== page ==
Diverse studies identified MAPT locus variants as a risk factor for PD, but it may not be true to any population. In the Caucasian population, there was this association, while it was absent in the Japanese population. This observation has potential implications for the analysis of complex traits across populations such as genetic heterogeneity, particularly at minor risk loci, highlighting the power of comparing GWAS across different populations [9, 10, 11, 12, 13, 14, 15, 16].

Despite having a modest effect (less than 30% of the change in risk), these common variants can have a considerable impact when combined. Results from a 2015 study revealed that patients at an early age of onset of symptoms had a higher polygenic combination of risk variants than patients with a late onset. This demonstrates the possible effect of the synergistic value of the changes caused by these variants to modulate the PD clinic, such as the age of onset of symptoms [12].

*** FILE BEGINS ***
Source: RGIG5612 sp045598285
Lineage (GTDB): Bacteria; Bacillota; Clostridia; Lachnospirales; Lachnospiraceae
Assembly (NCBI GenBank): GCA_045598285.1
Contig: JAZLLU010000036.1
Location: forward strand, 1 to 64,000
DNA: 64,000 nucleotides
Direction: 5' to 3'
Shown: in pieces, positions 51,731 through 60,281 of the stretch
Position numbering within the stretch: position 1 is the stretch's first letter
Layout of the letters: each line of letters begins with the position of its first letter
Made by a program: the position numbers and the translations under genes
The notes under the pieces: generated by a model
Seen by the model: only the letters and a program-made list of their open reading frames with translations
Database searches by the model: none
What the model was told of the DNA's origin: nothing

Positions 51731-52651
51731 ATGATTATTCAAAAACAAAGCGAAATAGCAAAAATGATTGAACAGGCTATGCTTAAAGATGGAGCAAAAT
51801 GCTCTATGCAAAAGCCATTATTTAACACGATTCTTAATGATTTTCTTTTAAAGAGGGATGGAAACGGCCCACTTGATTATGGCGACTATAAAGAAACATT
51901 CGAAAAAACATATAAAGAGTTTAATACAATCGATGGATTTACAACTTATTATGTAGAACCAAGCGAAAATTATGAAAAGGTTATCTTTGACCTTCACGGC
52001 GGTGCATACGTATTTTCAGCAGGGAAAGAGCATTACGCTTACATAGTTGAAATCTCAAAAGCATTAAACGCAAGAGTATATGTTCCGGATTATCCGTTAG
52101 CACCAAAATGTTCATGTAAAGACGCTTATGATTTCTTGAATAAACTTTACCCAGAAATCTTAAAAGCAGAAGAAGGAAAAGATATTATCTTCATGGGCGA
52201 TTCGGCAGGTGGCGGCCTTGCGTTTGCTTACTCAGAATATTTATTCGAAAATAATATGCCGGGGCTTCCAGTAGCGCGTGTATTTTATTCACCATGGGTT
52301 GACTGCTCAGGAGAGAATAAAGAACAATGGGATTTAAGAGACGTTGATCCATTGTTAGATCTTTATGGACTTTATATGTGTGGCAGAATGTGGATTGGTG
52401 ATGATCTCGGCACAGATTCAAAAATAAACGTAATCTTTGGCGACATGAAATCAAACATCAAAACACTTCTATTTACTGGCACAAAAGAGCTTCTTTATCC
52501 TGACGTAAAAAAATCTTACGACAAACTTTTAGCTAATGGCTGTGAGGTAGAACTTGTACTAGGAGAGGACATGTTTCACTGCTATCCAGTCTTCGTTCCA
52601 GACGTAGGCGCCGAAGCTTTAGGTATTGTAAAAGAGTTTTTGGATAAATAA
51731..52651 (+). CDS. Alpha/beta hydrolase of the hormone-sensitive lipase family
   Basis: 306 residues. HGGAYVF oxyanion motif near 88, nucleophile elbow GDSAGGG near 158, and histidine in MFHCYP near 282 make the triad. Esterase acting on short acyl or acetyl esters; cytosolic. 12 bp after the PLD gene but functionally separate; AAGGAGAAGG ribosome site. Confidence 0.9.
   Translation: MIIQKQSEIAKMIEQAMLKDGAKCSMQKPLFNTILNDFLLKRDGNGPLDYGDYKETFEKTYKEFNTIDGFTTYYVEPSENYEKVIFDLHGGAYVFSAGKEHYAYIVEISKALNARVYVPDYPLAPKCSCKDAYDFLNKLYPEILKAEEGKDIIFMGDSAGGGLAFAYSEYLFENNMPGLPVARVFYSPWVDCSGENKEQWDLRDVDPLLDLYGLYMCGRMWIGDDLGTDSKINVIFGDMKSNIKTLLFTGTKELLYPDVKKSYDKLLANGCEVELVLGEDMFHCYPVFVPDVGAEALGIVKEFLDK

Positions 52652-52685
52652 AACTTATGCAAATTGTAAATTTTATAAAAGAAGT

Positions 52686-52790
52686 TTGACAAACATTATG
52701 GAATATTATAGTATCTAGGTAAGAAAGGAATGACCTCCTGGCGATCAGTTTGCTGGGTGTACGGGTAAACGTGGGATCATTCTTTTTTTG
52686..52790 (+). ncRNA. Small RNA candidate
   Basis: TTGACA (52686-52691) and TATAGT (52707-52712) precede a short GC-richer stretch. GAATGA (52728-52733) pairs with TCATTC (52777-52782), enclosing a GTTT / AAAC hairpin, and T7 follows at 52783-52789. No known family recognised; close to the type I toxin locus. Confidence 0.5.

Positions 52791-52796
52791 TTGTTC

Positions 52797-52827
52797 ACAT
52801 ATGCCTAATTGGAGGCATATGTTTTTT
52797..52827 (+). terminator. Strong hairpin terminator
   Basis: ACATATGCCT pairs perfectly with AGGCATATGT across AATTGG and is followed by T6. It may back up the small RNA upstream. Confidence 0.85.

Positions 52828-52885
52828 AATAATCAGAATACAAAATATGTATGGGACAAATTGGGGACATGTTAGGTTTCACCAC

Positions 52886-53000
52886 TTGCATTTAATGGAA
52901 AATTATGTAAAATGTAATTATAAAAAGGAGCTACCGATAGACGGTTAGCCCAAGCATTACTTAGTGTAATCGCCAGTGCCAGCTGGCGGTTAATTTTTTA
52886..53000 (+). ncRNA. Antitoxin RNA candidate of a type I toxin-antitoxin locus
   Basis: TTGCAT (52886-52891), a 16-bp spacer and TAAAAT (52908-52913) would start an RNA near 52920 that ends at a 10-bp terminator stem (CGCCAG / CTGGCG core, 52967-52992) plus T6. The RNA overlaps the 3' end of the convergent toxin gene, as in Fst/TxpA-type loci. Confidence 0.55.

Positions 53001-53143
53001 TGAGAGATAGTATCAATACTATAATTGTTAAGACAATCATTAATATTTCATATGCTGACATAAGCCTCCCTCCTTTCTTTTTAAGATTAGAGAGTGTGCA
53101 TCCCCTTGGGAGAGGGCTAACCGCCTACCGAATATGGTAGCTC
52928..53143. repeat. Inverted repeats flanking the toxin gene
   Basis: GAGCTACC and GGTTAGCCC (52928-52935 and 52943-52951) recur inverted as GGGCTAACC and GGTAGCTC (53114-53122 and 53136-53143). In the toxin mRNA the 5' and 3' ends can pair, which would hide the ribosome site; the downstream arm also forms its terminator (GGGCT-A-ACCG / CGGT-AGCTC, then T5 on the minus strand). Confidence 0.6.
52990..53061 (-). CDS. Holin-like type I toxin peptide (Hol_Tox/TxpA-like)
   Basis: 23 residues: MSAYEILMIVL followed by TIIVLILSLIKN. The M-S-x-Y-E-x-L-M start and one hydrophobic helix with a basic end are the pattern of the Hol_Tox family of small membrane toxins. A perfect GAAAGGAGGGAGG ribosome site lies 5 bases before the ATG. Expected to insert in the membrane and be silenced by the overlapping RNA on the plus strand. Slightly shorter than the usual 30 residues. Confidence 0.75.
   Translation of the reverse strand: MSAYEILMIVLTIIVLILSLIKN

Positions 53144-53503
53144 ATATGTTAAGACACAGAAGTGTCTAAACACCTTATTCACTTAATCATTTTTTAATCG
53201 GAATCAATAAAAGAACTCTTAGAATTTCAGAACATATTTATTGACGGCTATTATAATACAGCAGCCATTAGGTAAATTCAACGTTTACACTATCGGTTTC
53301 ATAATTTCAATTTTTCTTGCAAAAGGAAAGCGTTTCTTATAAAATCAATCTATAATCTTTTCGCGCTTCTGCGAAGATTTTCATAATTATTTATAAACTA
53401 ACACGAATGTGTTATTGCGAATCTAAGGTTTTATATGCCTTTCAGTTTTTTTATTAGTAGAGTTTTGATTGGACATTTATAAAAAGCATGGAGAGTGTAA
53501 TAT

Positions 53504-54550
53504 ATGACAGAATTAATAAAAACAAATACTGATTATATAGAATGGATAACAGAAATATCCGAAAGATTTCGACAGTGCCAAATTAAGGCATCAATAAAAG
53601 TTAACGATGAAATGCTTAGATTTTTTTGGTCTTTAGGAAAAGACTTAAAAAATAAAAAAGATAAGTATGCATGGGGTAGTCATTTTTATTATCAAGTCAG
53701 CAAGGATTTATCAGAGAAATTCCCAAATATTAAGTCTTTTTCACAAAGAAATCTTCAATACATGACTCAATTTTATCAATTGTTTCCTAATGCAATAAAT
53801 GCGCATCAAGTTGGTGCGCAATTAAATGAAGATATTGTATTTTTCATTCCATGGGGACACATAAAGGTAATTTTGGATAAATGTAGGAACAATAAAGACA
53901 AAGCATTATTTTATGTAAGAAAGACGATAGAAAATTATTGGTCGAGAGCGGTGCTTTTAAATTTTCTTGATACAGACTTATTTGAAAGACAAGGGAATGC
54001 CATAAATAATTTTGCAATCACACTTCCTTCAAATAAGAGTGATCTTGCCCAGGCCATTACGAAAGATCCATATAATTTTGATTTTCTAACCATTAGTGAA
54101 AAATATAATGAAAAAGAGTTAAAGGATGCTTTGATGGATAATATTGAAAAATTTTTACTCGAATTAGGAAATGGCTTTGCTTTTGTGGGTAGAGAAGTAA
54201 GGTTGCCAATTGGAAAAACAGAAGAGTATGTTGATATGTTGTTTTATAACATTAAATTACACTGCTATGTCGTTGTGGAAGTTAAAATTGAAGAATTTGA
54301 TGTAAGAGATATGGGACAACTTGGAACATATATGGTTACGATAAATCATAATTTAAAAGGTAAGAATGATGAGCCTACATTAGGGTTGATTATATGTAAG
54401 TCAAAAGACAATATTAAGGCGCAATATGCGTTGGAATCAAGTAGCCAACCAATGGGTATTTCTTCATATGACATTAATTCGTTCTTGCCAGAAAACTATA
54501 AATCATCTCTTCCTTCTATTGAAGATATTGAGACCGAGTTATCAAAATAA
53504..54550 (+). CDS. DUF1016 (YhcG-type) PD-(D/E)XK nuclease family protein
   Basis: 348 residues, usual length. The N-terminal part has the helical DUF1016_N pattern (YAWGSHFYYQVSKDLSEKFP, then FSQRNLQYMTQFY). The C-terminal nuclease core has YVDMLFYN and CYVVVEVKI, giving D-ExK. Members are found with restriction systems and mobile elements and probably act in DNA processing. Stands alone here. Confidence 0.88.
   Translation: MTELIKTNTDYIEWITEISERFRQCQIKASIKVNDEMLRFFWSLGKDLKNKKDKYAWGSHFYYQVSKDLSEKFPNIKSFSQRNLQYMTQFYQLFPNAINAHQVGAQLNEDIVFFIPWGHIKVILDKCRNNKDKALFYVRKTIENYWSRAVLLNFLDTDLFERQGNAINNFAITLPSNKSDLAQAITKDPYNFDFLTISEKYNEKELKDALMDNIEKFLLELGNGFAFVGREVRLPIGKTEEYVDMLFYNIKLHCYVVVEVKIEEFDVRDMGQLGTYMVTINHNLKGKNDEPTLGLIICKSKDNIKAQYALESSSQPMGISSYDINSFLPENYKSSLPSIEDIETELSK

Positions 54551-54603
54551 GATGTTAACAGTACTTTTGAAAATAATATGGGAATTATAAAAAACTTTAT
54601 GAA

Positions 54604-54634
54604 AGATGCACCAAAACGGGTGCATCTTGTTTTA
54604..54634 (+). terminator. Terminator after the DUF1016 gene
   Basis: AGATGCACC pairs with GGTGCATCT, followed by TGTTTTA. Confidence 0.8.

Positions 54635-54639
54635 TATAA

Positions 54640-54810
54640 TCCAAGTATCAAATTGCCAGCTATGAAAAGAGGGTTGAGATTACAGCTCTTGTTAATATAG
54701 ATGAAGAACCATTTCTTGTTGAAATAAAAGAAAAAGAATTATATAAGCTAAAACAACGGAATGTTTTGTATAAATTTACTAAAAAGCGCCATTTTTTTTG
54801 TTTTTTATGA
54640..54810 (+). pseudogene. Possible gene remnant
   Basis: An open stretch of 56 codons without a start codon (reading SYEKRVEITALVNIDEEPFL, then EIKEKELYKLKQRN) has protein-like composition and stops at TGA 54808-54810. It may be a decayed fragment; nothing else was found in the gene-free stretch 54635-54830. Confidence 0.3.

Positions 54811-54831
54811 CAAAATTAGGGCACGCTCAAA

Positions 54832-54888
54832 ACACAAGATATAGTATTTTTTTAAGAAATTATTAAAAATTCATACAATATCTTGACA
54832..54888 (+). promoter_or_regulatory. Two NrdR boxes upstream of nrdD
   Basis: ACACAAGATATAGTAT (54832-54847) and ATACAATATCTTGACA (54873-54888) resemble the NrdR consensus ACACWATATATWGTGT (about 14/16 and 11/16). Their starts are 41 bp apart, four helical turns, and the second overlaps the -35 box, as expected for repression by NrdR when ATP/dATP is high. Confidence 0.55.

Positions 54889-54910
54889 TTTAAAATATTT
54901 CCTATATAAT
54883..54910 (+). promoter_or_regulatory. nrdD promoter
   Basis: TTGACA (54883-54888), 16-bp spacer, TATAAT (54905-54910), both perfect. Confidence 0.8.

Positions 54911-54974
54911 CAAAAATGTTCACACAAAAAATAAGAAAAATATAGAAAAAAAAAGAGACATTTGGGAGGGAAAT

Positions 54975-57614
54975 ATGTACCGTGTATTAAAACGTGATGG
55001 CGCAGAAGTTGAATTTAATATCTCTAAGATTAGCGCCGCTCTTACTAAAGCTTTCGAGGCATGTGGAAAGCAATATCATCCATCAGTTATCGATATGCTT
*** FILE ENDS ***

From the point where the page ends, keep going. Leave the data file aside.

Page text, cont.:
3. GBA: the principal genetic risk factor for Parkinson disease

The GBA gene was initially described in association with a rare lysosomal storage disease (LSD) called Gaucher disease (GD). When mutated in homozygosis, depending on the mutation present, the resulting enzyme is malformed or even no enzyme is synthesized leading to enzyme glucocerebrosidase (GCase) partial or total deficiency and glucosylceramide (GlcCer) accumulation. The symptoms are multisystemic, with the brain, spleen, liver and bone marrow being the main organs affected. The presence and intensity of those symptoms differ between the three types of GD (GD1, GD2 and GD3). The heterozygous individuals do not present any clinical manifestation; however, in the last years, this perspective has changed [25, 26].